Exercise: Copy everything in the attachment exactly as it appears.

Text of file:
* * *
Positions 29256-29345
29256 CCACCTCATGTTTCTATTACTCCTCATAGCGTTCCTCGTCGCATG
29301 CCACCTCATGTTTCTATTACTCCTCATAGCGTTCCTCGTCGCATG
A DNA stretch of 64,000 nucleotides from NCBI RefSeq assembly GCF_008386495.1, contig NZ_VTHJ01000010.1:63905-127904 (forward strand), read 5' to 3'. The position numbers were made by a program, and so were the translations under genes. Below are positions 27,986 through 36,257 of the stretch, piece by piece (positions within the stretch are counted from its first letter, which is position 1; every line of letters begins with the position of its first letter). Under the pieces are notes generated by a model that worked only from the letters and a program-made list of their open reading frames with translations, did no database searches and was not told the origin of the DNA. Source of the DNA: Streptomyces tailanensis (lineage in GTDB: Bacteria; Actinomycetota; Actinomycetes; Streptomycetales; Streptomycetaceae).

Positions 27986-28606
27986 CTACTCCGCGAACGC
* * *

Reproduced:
Positions 29256-29345
29256 CCACCTCATGTTTCTATTACTCCTCATAGCGTTCCTCGTCGCATG
29301 CCACCTCATGTTTCTATTACTCCTCATAGCGTTCCTCGTCGCATG
A DNA stretch of 64,000 nucleotides from NCBI RefSeq assembly GCF_008386495.1, contig NZ_VTHJ01000010.1:63905-127904 (forward strand), read 5' to 3'. The position numbers were made by a program, and so were the translations under genes. Below are positions 27,986 through 36,257 of the stretch, piece by piece (positions within the stretch are counted from its first letter, which is position 1; every line of letters begins with the position of its first letter). Under the pieces are notes generated by a model that worked only from the letters and a program-made list of their open reading frames with translations, did no database searches and was not told the origin of the DNA. Source of the DNA: Streptomyces tailanensis (lineage in GTDB: Bacteria; Actinomycetota; Actinomycetes; Streptomycetales; Streptomycetaceae).

Positions 27986-28606
27986 CTACTCCGCGAACGC